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G7 Aims to Aid Developing Nations in Introducing Central Bank Digital Currencies

Ruholamin Haqshanas
Last updated: | 2 min read
Image Source: Shutterstock

According to reports, the Group of Seven (G7) organization has set its sights on aiding developing countries in the introduction of central bank digital currencies (CBDCs) that adhere to international standards.

During a recent speech in preparation for the International Monetary Fund and World Bank Spring 2023 meetings, Japan’s top currency diplomat Masato Kanda revealed that the move would be among the key themes of G7 discussions, alongside other grave issues like Russia’s invasion of Ukraine. 

Kanda noted that G7 could address challenges the global community face from fast-moving digital technology by providing developing countries with detailed guidelines to develop CBDCs.

“We have to address risks from the development of CBDC by ensuring factors such as appropriate transparency and sound governance,” he said, adding:

“As a priority of this year, the G7 will consider how best to help developing countries introduce CBDC consistent with appropriate standards, including the G7 public policy principle for retail CBDC.”

The G7 (Group of Seven) is an organization of the world’s seven largest so-called “advanced” economies, which consists of Canada, France, Germany, Italy, Japan, the United Kingdom, and the United States

On Wednesday, Japan would chair a G7 financial leaders’ meeting in Washington to discuss the global economy and financial markets, the strengthening of supply chains, and the Ukraine crisis, as per a report by Reuters.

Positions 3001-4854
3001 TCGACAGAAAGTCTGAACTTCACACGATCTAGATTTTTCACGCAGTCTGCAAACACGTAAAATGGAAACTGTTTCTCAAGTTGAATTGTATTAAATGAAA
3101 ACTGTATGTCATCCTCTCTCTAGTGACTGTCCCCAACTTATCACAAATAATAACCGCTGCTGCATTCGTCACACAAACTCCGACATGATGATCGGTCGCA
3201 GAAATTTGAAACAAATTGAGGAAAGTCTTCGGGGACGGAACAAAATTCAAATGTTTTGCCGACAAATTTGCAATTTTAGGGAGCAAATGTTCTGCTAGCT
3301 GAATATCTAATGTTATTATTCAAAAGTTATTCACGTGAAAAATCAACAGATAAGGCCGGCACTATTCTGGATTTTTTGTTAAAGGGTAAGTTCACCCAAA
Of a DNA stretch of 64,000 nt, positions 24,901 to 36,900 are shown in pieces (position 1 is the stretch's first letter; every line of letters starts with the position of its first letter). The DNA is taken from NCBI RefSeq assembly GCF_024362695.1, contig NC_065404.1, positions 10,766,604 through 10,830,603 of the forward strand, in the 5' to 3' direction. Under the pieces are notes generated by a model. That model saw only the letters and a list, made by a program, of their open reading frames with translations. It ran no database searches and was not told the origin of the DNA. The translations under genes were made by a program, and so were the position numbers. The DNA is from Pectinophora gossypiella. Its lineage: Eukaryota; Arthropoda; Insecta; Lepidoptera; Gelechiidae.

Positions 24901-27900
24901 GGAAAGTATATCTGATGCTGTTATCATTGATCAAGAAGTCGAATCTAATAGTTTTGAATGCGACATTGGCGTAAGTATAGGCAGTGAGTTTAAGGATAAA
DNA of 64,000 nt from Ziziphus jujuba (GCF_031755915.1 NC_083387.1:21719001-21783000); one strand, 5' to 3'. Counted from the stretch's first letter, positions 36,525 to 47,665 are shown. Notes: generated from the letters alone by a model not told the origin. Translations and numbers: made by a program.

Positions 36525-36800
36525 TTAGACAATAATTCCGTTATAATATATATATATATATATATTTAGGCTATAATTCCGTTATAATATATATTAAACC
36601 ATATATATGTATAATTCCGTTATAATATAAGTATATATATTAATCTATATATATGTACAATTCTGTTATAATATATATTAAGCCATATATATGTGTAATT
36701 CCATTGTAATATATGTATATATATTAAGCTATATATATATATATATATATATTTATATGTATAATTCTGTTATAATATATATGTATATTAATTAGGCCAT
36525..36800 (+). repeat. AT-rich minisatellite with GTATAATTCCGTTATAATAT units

With the rapid development of digital assets and the rise of CBDCs, governments around the world continue to struggle with the vast implications of crypto to their respective economies and financial systems.

The Japanese minister mentioned that the rise of digital technology has also introduced new challenges, such as cyber-security, the spread of misinformation, social and political divides, and the risk of destabilizing financial markets.

He claimed that the unprecedented collapse of cryptocurrency exchange FTX, which operated across more than 100 different jurisdictions, “was a serious wake-up call” for policymakers to create regulation across borders.

“For crypto assets, there are a bit of diverging views among countries. But consensus is definitely that we need more regulation, particularly after the FTX shock.”

CBDCs are digital money issued by central banks and pegged to fiat currencies. 

Currently, 65 countries are in the advanced stage of CBDC development, and more than twenty central banks have launched their pilots, including China, Brazil, Japan, and Russia.

Citi Analysts Claims CBDCs Power Next Wave of Crypto Adoption

Analysts at global investment bank Citi believe that the rise of CBDCs and the tokenization of real-world assets would power the next wave of mass adoption of blockchain technology. 

“This is likely to be driven by the adoption of central bank digital currencies (CBDCs) by large central banks as well as tokenized assets in gaming and blockchain-based payments on social media,” the experts wrote in a report titled “Money, Tokens, and Games: Blockchain’s Next Billion Users and Trillions in Value.”

The report estimated that more than $5 trillion of CBDCs could be circulating globally by the end of this decade. This would give almost 2 billion people the opportunity to experiment with digital currency